Salon's financial woes nix the dream of IPO riches for journalists. So
what works online? Try small, passionate, and cheap.
by Dan Kennedy
"Once we get to profitability, which we're projecting to be a year from now,"
he [Salon editor and founder David Talbot] adds, "we will be a good candidate
for an IPO." He says the three syllables Eye-Pee-Oh with a kind of naughty
relish, the way you can imagine Humbert Humbert saying Lo-Lee-Tah.
Like Nabokov's anti-hero, David Talbot moved quickly -- and disastrously
-- from desire to consummation. Despite nothing but losses, and lacking even a
plausible theory for how to change red ink to black, Salon had its IPO
just six months after the Wired piece appeared. If you bought in on
opening day, you could have had a share of stock for $10.50. Not long after,
the stock reached its high of $15.17. The closing price this past Monday: $2.
Last week was an ugly one for Salon, the ancient (that is, nearly
five-year-old) San Francisco-based news-and-culture Web site best known for
provocative columnists such as Camille Paglia and David Horowitz; smart
coverage of topics such as politics, technology, and sex; and embarrassing
stunts such as writer Dan Savage's claiming to have licked the doorknobs last
winter at Gary Bauer's Iowa headquarters when he had the flu. Facing a reported $7 million
deficit, Talbot laid off 13 of his 150 employees -- including his wife, Camille
Peri -- thus decimating Salon's coverage of media, books, and travel.
Salon is hardly alone in its misery. With the bloom finally off the
dot-com stocks, media ventures are being hit hard. APBNews.com, which covers
crime news from around the world, is broke, hoping against hope it can scratch
up some more venture capital and resume operations. CBS has drastically
downsized its Internet division. TheStreet.com, which, like Salon, went
public a year ago and made its editor, Wall Street Journal expatriate
David Kansas, a very rich man, has seen its stock price plummet, and may have
to abandon its user-unfriendly subscription-based model. Next up is New York
media maven Kurt Andersen's Web site Inside.com, which will charge subscribers
about $200 a year for the skinny on movies, television, books, magazines, and
newspapers. The verdict on the pre-launch version: not bad, but hardly
compelling enough to justify letting Andersen hoover your wallet. What was he
Then again, what were any of them thinking? The idea that journalists could
become multimillionaires just by doing journalism was always ridiculous.
Reality was kept at bay as long as the NASDAQ seemed immune to the laws of
finance. Now, though, the alarm has gone off, and it's time to wake up and
figure out where Internet media are going. The answer may be familiar to anyone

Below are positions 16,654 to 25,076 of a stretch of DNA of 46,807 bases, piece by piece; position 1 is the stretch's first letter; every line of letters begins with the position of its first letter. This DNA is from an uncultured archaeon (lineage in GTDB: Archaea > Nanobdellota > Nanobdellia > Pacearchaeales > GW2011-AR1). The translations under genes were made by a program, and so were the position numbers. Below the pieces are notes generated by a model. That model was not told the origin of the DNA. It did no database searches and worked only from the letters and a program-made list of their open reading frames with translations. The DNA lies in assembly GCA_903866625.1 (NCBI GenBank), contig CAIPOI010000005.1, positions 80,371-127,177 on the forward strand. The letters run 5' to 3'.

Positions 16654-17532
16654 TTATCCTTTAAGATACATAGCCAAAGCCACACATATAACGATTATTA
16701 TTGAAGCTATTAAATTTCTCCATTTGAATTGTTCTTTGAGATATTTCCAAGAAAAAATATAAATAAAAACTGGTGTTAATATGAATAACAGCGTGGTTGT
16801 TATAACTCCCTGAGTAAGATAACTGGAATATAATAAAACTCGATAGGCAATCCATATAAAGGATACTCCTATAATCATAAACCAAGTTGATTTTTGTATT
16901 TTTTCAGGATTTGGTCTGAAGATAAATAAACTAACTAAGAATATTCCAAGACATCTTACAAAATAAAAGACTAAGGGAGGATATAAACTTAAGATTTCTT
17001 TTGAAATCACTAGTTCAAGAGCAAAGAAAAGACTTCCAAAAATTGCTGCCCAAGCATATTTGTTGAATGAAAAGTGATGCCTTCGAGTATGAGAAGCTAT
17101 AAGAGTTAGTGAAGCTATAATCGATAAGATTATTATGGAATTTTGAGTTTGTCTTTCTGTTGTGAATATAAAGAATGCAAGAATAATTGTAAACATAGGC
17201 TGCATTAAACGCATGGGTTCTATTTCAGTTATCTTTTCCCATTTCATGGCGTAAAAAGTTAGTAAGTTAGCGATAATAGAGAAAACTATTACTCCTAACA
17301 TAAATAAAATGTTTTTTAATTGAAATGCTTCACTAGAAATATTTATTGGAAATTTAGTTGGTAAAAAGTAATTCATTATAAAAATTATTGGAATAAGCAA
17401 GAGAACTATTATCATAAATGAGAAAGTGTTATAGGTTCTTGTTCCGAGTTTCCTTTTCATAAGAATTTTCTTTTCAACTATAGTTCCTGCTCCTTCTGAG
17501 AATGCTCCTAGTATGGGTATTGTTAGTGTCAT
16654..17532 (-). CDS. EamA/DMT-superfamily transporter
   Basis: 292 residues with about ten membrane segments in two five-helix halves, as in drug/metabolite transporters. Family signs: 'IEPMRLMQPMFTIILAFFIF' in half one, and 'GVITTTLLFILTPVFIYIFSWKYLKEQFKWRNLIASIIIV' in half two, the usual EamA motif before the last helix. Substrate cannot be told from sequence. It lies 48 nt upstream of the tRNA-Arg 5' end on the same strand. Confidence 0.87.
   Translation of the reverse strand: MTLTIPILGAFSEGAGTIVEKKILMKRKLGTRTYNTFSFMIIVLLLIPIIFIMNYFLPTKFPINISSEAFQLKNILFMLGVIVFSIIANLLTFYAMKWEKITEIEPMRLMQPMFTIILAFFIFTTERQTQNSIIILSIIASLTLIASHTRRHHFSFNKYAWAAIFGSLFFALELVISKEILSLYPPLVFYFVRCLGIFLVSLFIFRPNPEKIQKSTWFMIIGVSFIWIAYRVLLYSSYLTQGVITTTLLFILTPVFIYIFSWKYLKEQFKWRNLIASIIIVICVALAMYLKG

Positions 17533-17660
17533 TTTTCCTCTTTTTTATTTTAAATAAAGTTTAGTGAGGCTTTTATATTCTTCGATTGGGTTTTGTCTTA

who remembers those future-of-the-Net discussions from the early and mid '90s,
before money fever set in: the online world favors community over hierarchy;
interactivity over passivity; and small, intense groups of participants rather
than mass, sheep-like audiences. In other words, if the bubble has truly burst,
then it may be back to the future.
"The idea of critics getting rich was a pipe dream, I guess," says Dwight
Garner, who left Salon several years ago and is now an editor for the
New York Times Book Review. "I still hold out hope that Salon can
pull a rabbit out of a hat, but it [financial viability] was always one of the
questions that nagged. But then came the IPO, and you just wanted to click your
heels and believe."
The dot-com cash squeeze underscores an important lesson that has been
forgotten during the frenzy of the past couple of years: the Internet is just
another medium. In the print world, high-quality, general-interest magazines
invariably lose money, and exist strictly at the indulgence of well-heeled
backers. The New Yorker has Si Newhouse; the New Republic has
Marty Peretz; the Nation has Paul Newman. Salon's principal
online competitor, Slate, is a wholly owned division of Microsoft, thus
exempting editor Michael Kinsley from the kinds of day-to-day financial
problems with which Talbot must contend. (Question for Judge Thomas Penfield
Jackson: is Slate part of the operating system or is it an application
program?) When Kinsley and company realized they had made a mistake by charging
$19.95 a year for subscriptions, thereby pissing away most of their audience --
are you taking notes, Kurt? -- they simply dropped the idea and returned to
all-free content. No muss, no fuss. Certainly no big deal to Bill Gates's
Salon CEO Michael O'Donnell recently told Inside.com that there was "too